All to say, I don’t regret the time we spent not having a T.V., because it was during that time that we developed a love for reading and listening to audio books and adventures. I began to watch as my children used their imaginations to act out the stories they were hearing. I’ve seen their vocabulary grow. I watch as they read aloud with great fervor, using different voices and inflection and accents. And most recently, two of my children have joined theatre and will be auditioning for a part in a musical in a week! They’ve been practicing practically all their lives!
And what a joy it has been reading and listening along with them, introducing myself to great stories I had never been exposed to growing up (Anne of Green Gables anyone? Yea, never had read it!). I am delighting in and learning right along with my kiddos!
Which brings me to today’s post. For those of you who could use some good ideas for getting good stories into your children’s brains, I offer you this:
7 Ways to Get Great Stories into Your Kids
1. Grocery Trips to Road Trips – I’m telling you, this is THE secret
The number one way I get great stories into my kids is listening to audio books and adventures in the car.
We listen everywhere we go! Grocery trips, on the way to their Academy, to my son’s reading tutor, road trips, EVERYWHERE, and we have logged hundreds of hours getting stories into our brains this way. Anne of Green Gables, Wonder, Mr. Lemoncello’s Library, To Kill a Mockingbird…the list goes on and on. Right now we are HOOKED on Family Audio Adventures (history plus great stories? Yes please! See the end of the post for deets on getting a discount!).
Road trip? Who needs movies when there are great audio books and audio adventures to listen to?! We pick stories the whole family can get into!
The van basket…messy but effective!
2. Don’t Hide The Good Stuff
Putting books on display around your house is a sure way to get your kids to pick it up, plop down on the couch, and engage.
Every week or so I change out the books we put on display, books I want my children to pick up and check out. I can’t remember a time they didn’t take the bait! 😉
3. Tea and Treats Leads to Keats (you know, the poet)
“A thing of beauty is a joy forever.” –Keats (Read the whole poem here.)
Next to keeping audio books and adventures in the car is our reading and tea time.
This is the time of day when we all gather to hear a story, either me reading it or us all listening to an audio book. We head to the living room or the table where they are allowed to do something quiet while they listen. They also get tea and a treat, which is the real trick. I know I can put almost anything in my kids heads if they first have something yummy to eat! Poetry? No problem! Classic literature? Done! I’m telling you, if you want to get great stories into your kids, just feed them something while you’re doing it!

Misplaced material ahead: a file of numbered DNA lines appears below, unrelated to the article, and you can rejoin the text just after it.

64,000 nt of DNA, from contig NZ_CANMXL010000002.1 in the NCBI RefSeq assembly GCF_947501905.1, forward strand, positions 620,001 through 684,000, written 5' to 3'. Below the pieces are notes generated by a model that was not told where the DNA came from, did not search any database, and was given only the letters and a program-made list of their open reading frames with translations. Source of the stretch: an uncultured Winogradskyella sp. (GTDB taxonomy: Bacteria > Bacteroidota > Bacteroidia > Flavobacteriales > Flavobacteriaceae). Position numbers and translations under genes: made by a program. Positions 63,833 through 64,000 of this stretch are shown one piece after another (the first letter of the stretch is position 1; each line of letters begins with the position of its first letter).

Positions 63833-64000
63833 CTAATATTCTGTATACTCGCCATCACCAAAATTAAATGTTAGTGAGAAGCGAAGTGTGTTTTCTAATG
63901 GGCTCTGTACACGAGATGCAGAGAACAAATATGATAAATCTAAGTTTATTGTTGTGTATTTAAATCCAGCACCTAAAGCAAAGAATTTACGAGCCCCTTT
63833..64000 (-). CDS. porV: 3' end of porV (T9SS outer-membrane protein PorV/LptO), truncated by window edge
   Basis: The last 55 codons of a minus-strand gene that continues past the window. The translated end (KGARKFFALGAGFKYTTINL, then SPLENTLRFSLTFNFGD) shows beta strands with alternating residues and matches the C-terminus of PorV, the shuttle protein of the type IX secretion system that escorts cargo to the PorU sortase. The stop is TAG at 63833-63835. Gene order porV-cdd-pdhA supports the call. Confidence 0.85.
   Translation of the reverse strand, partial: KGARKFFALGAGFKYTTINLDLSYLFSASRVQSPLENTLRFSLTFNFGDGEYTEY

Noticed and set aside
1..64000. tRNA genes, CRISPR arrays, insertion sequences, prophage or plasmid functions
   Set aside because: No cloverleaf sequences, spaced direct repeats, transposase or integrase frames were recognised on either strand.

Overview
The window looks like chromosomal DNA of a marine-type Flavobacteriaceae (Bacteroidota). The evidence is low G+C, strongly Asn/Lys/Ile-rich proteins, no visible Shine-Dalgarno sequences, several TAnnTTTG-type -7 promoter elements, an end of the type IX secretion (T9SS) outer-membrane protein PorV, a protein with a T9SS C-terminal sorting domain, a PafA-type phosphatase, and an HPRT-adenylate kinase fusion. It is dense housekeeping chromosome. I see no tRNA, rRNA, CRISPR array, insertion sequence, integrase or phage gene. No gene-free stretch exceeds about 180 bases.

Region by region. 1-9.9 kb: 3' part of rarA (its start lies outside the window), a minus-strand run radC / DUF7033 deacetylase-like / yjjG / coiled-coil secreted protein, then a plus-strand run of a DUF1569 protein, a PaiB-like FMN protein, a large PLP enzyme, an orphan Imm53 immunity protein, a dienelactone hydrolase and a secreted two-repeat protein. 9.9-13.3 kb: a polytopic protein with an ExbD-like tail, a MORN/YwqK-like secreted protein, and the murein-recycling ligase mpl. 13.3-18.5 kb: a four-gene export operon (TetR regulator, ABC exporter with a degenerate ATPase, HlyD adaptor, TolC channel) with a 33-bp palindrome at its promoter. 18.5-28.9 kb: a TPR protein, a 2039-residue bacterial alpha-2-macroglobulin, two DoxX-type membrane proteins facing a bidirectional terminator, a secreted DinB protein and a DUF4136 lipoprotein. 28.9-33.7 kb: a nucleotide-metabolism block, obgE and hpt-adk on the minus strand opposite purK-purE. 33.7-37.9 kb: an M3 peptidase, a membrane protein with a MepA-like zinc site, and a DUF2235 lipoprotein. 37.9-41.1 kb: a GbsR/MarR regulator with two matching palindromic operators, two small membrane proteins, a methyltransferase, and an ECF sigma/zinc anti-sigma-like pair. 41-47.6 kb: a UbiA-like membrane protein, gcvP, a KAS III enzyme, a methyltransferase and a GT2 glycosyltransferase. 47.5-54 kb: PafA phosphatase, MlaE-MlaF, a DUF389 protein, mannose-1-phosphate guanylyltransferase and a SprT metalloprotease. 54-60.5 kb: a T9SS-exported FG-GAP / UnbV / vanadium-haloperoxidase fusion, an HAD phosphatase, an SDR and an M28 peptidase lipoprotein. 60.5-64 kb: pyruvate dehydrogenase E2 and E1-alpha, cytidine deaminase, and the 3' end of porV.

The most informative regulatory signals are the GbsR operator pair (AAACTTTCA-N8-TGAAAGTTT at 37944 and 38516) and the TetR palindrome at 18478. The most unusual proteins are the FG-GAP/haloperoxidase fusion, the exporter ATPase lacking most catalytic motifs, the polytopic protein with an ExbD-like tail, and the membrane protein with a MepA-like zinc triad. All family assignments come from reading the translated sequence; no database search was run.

4. The Magic of the Book Basket
Struggle with getting your kids to read more than “candy” books? I’ve been there!
My oldest, avid reader that she is, was always picking books at the library that were of the Geronimo Stilton sort. Fun, but in a candy-appetite sort of way. Sure, she was reading, and I always encourage reading, but Sally pointed out to me that just like our diets, what we feed our minds daily is important in being healthy. If my girl always reads “candy books”, her mind would be engaged, but not necessarily strong. Plus, what we consume frequently we tend to have an appetite for. I want my children to crave good, delightful, meaningful stories. I also want her to learn about history and interesting people and science and so much more through “living books” and the wide world around us. Which brings me to the book basket…
Specifically, it looks like this:
A basket by the bed filled with a biography, a history (can be historical fiction), a science/nature, a classic literature, and a fun book.
Bada bing bada boom!
We go to the library, my kids pick the books based on the book basket rotation (that takes away the struggle), and I know they are going to learn! Simple, easy, THANK YOU SALLY CLARKSON for this idea!
5. Don’t Be Above Paying Your Kids…Or Giving Them an Awesome Experience
Some of you are wondering, “But how do you get your children to read the five books?”
Rewards of course! 😉 My children get to pick a special experience if they read a certain number of books (although I haven’t been above paying my kids a few bucks here and there to read something I really want them to read). Last year (and this year) my daughter chose Hershey park with her dad as her reward! My son chose a night out with me in a hotel. Yes, these are expensive items, but they have to read quite a bit to earn the reward, and it’s a once a year thing. They keep track by keeping a poster in their room and they put a sticker on it for each book they read. It has been a great success!